View Full Version : "N" number and civil addicts commitment


aquiltter
02-13-2009, 01:00 PM
What are the real benefits of the civil addicts commitment? I have read WIC Section 3051, and I know what the CA Penal Code says, but what is the actual truth about this type of commitment? Is it true that if you go to CRC under an "N" number that you have to do all the time (i.e., if it is a 2 yr. commit, you must do 2 yrs, etc.)? If you successfully complete the SAP and are released, can the court just send you back because you were released before your total time is up? Is the length of release 7 years? Or is it longer? Can it be shorter? What do you need to do to be successful on this type of release? Can they return you to prison just 'cuz, or do they need a reason? If someone abides by parole terms/conditions, and stays clean and sober, and goes to school full time, is that successful on CRC release? Does anyone ever succeed on a CRC release? If no one can succeed on this commitment & release, why do good defense attorneys recommend it to their clients?

newkt
02-14-2009, 10:19 PM
why doesn't anyone know anything about this? I haven't met anyone who understands this or has had experience with this.

2sleepy
02-15-2009, 10:48 AM
I am no expert on this, but from what I understand a 'civil commitment' does not result in a felony conviction on the inmates record. The total 'time' they usually serve used to be about 10 to 15 months; but I don't know if that is still correct my info. is from several years ago. Men used to do their time at CRC, but I understand that now they are being sent to various other prisons which have a SAP program, such as SATF. The commitment period lasts for 7 years, during that time they are on parole, and can be sent back to prison a number of times if they violate the rules imposed on them. Attorney's frequently advocate it when the option is a very long sentence, i.e. 5 years or more. The reality is that most inmates spend those 7 years bouncing in and out of prison. It was offered to my son who was facing 36 months- he turned it down, but I guess if he had been facing 10 years he probably would have taken it and dealt with the long parole when the time came.
You might get more information if you post this in the CRC forum, I'm sure there are people who frequent that forum who have loved ones with an N number

Gryphon
02-17-2009, 09:51 PM
I've posted some LONG informational diatribes on this topic. Check for "Gryphon" under the CRC tab located at teh bottom of the CA forums (under "prisons").
Let me know if you can't find it and I'll take a look.

What are the real benefits of the civil addicts commitment? I have read WIC Section 3051, and I know what the CA Penal Code says, but what is the actual truth about this type of commitment? Is it true that if you go to CRC under an "N" number that you have to do all the time (i.e., if it is a 2 yr. commit, you must do 2 yrs, etc.)? If you successfully complete the SAP and are released, can the court just send you back because you were released before your total time is up? Is the length of release 7 years? Or is it longer? Can it be shorter? What do you need to do to be successful on this type of release? Can they return you to prison just 'cuz, or do they need a reason? If someone abides by parole terms/conditions, and stays clean and sober, and goes to school full time, is that successful on CRC release? Does anyone ever succeed on a CRC release? If no one can succeed on this commitment & release, why do good defense attorneys recommend it to their clients?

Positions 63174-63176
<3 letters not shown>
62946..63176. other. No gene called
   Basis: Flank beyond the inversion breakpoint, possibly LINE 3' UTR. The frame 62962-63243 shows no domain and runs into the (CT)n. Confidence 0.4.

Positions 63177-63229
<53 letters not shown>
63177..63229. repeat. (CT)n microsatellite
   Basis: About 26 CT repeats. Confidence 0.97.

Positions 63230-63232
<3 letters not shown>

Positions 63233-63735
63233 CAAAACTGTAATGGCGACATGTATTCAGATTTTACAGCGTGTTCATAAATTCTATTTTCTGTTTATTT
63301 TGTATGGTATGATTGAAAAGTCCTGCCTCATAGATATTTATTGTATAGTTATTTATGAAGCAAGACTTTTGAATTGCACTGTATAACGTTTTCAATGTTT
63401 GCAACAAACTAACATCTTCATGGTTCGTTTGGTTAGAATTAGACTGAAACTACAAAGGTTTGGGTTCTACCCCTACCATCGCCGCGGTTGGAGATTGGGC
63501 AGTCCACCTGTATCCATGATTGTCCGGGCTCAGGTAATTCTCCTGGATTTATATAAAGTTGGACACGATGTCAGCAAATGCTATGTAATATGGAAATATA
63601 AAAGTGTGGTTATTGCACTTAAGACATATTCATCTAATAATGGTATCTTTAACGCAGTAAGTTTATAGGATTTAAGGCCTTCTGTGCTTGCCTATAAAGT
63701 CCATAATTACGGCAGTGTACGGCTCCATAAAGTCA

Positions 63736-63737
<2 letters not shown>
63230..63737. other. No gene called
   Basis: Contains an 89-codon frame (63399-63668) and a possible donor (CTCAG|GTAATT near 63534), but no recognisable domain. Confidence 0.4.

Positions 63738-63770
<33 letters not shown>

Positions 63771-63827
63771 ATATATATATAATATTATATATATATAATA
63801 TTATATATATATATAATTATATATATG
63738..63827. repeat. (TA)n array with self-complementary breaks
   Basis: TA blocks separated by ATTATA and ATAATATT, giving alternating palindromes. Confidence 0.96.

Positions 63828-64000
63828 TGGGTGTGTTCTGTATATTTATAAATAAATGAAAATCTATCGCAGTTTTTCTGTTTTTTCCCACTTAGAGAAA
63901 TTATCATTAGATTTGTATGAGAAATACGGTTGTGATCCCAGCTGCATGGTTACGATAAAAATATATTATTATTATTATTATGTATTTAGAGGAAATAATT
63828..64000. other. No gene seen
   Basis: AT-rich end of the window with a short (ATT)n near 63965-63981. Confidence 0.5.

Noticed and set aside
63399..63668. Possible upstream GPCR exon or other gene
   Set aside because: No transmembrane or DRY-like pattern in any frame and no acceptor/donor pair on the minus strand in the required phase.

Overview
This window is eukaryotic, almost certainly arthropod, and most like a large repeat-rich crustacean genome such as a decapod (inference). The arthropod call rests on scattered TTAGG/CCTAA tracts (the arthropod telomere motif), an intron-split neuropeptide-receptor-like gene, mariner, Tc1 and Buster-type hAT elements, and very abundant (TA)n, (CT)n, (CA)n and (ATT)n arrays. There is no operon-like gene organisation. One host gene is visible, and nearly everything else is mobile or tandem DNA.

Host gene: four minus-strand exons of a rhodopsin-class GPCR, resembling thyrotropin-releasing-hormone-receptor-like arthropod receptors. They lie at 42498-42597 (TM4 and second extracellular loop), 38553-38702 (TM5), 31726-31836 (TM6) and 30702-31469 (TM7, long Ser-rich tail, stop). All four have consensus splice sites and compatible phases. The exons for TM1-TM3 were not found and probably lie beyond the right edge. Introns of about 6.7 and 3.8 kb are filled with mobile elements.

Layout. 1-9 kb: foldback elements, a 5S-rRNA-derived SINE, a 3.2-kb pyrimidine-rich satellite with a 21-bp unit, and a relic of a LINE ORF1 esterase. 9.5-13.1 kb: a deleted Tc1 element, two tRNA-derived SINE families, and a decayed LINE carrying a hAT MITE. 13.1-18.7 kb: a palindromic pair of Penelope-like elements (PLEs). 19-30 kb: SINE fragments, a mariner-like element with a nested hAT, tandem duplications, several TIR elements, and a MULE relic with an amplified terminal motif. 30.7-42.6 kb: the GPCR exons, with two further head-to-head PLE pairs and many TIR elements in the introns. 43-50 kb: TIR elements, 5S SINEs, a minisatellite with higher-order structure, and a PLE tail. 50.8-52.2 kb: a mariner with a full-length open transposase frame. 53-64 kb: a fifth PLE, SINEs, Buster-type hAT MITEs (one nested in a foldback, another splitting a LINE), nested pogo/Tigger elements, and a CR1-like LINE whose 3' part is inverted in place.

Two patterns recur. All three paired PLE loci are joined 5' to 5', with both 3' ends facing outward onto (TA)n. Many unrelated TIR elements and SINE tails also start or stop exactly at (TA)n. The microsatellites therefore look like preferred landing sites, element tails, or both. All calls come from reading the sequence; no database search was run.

Gryphon
02-18-2009, 10:10 PM
Here's something I posted in 2007 about CRC. It hasn't changed at all.:

Ah, CRC...
CRC houses the State Prison drug program. Technically, it's a civil commitment. That's why it doesn't count as a 1 year prior prison term enhancement. Participants can't be admitting a strike enhancement, can't have an ugly rap sheet ("Excessive criminality"), and have to be deemed to be an addict or in danger of becoming one. (That's by stipulation; or findings by a psychologist or MD). There is "shall" language in teh statute admitting people to CRC; but there's lots of Judge discretion involved as well. People in CRC have a "N" number instead of a "C" number.
The administration at CRC has a right to refuse inmates. Whether they exclude greatly depends on whether they want inmates or they are overcrowded. Violence, psych meds, dealing, and lots of convictions are all possible reasons to exclude. Even if a Judge sends someone there, they can exclude. Being excluded is bad because it takes a while (months) to return the court, and there's no good time credits until the resentencing.
CRC is a fairly low key situation. Misbehavior means extending the program; or perhaps exclusion. Most people are in CRC to avoid substantial prison sentences, so everyone is being careful to not screw it up. I haven't heard that there are gang problems, violence problems, or guard problems.
As you are likely aware, CRC is until he finishes; around 12 mos. and never faster than 10 mos. Credits earned prior to arrival don't mean anything as far as calculating the date of completion.